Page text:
A house payment and having kids settled in a good school need not be IRS ironclad exemptions from participating in global missions. Don’t assume that college-aged kids have a monopoly on obedience to the Great Commission. Jesus called Simon Peter and his business partners James and John to drop everything at the least opportune time – on the verge of becoming a regional powerhouse in the first-century fishing industry (Luke 5:1-11).

You should consider that global missions is a real vocational possibility. But not from a place of guilt nor to muster up some radical desire to “really” follow Christ like some modern-day desert father or medieval monk. It’s a possibility because Christ has already commanded us to “go and make disciples of all nations.” And as we “go” and step out in obedience, Jesus promises to be with us always, even to the end of the age (Mt. 28:20).

Mission is not just about you and where you happen to be at this particular moment. It’s about the Lordship of Christ. He’s King. And not just of your neighborhood or office suite. But of the whole earth.

Global missions? Don’t take it out of the realm of possibility.

Don’t exclude the possibility that God might want to call….you.

Thursday, January 8, 2015

Can Street Boys Say Thank You?

Recently we attended the Christmas party at the New Beginnings Camp of Grow International-Philippines for about 20 boys whom GROW works with in Metro Manila. More were to attend, but were rounded up by the police the night before and were in detention.

The boys were wonderfully cared for, and were led in such fun games. When it came time to eat the delicious huge home-cooked Filipino meal, they were surprising well-mannered for street kids, who usually have to fight for scraps of any food at all.

As they came through the line for their food, I did need to work with some to keep them in line and to remind them to say, "Thank you" to those serving them. They did this well and even came to me later to say "Thank you, sir."

Please pray for many additional missionaries and Christian workers to take the gospel and compassionate care to the estimated 100,000 street children of Metro Manila. If there were one missionary/worker for every 500 street children, there would be the need for 500 missionary/workers now!

Wednesday, January 7, 2015

Doughnut Evangelism (Muslims, as All Others Need the Gospel).

A few days ago I was sitting in a coffee shop in Manila (a city of 20 million which never sleeps) in a shopping area waiting for an appointment. This place is like a noisy bazaar! There are about 15 Muslim women going table to table selling fabric, pearls, etc. Everyone is taking loudly in order to be heard! Where else in the world could an old man like me witness to Muslims, Catholics, retired politicians and businessmen while having breakfast? This shopping center is about half a mile square and could use many retired men and women sharing the good news of Christ over doughnuts!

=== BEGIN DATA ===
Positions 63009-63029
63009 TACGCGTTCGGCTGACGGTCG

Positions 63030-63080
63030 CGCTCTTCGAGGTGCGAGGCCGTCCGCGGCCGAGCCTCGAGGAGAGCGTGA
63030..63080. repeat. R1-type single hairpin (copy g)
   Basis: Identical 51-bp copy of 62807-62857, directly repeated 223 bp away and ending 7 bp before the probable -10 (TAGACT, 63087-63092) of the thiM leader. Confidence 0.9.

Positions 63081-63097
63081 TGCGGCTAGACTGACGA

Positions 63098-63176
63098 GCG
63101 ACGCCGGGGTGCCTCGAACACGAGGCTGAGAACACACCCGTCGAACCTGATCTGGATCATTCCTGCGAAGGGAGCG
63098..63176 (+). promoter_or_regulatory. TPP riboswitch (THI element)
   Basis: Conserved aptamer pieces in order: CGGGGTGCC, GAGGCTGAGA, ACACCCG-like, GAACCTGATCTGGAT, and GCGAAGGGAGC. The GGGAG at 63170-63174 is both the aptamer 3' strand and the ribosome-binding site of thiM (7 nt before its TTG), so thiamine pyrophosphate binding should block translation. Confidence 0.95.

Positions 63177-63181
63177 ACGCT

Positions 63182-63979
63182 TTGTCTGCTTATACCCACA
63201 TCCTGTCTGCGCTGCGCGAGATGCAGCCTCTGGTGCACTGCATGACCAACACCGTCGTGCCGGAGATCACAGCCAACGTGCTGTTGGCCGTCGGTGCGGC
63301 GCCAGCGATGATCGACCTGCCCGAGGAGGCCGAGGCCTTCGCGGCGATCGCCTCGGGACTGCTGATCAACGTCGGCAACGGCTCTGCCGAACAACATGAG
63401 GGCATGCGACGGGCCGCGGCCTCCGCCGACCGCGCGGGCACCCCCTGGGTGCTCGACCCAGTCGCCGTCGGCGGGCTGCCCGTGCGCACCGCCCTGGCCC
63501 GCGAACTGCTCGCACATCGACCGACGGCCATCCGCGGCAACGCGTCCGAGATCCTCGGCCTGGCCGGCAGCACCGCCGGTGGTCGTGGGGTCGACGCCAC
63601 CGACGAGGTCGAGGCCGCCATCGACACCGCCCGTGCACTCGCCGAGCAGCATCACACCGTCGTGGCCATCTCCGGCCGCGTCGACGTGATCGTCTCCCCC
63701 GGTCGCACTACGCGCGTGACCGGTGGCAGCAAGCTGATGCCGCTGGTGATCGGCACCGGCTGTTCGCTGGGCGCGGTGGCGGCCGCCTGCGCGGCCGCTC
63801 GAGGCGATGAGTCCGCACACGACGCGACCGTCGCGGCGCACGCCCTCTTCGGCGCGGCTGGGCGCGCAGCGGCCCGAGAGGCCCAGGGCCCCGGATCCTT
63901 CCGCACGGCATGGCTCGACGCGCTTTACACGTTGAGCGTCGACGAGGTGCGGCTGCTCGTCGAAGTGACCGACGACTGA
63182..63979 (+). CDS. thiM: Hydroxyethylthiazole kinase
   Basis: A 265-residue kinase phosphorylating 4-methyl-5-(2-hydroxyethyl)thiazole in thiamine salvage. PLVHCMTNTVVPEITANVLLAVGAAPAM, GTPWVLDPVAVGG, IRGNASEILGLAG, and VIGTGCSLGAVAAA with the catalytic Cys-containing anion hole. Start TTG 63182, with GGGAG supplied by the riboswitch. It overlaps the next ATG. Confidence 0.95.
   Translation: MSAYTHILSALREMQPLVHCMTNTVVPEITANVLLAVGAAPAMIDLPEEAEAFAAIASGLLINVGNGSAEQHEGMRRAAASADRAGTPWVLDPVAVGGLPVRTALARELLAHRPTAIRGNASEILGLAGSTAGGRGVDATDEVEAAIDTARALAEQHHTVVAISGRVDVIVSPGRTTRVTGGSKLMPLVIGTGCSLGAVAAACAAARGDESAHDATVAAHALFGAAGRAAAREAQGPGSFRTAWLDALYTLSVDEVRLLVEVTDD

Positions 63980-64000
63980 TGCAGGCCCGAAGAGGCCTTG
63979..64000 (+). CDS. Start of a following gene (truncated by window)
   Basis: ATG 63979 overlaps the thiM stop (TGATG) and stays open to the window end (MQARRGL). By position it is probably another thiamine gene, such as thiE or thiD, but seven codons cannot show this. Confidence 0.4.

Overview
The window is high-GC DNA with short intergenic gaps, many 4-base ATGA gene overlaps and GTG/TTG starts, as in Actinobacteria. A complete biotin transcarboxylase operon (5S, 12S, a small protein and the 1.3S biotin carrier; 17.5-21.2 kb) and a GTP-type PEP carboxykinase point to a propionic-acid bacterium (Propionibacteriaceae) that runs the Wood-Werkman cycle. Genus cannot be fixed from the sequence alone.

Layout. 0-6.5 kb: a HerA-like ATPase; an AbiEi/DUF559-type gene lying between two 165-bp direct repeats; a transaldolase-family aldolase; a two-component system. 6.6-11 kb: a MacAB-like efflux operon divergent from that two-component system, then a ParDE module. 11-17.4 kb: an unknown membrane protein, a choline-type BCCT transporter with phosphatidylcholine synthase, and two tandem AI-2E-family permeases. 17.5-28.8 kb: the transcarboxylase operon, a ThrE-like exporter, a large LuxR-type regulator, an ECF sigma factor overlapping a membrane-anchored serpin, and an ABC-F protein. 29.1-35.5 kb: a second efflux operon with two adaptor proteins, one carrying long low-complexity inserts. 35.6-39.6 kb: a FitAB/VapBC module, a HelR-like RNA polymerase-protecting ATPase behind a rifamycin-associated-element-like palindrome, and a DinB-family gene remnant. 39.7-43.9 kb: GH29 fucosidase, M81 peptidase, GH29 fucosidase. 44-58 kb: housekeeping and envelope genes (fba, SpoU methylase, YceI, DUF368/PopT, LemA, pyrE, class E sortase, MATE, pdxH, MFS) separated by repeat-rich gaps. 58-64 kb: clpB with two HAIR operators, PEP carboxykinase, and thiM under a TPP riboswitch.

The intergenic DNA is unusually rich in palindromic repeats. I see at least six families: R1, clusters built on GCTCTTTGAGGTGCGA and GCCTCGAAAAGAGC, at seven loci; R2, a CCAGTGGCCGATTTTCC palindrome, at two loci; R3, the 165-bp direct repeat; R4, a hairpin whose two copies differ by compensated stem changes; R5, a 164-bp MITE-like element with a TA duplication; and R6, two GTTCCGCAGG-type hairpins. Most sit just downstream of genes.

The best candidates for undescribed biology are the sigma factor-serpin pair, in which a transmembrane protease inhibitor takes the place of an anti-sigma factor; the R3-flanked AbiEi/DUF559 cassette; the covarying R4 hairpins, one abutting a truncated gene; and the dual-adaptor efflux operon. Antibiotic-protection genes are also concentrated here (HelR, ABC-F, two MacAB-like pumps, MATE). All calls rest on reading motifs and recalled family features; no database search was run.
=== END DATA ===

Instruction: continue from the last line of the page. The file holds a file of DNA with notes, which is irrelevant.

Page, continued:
Tuesday, January 6, 2015

How To Change Your Mind

by Joe Carter

The beginning of a New Year is an an excellent time to try something new. As you make your list of resolutions and goals I want to recommend adding a simple four step process that could transform your life by, quite literally, changing your mind.

After reading the entire post the vast majority of readers will snicker at such a hyperbolic claim and never implement the method I outline. A smaller number will consider the advice intriguing, my assertion only a slight exaggeration, but will also never implement the method. A tiny minority, however, will recognize the genius behind the process and apply it to their own life. This group will later say that my claim was an understatement.

This post is written for those people.

A few years ago I stumbled across a variation of the four steps in an article by theologian Fred Sanders and implemented his recommendation that day. I later had the pleasure of meeting Sanders in person and telling him how his post had transformed my life. My hope is that at least one other person will follow this advice and experience the same transformative effect.

Before I reveal the four steps I want to reiterate that while the advice could transform your life, it likely will not. As with most life-altering advice, it is simple, easy to implement, and even easier to ignore. Statistically speaking, the odds are great that you'll ignore this advice. But a handful of you will try it so for the one or two people who will find this useful, the four steps that will transform your worldview are:

1. Choose a book of the Bible.
2. Read it in its entirety.
3. Repeat step #2 twenty times.
4. Repeat this process for all books of the Bible.

Christians often talk about having a Biblical worldview yet most have only a rudimentary knowledge of the Bible. They attempt to build a framework without first gathering the lumber and cement needed to create a solid foundation. The benefits of following this process should therefore be obvious. By fully immersing yourself into the text you'll come to truly know the text. You'll deepen your understanding of each book and knowledge of the Bible as a whole.

Since this method is adapted from a book by James M. Gray (1851-1935), How to Master the English Bible I'll let him explain in his own words: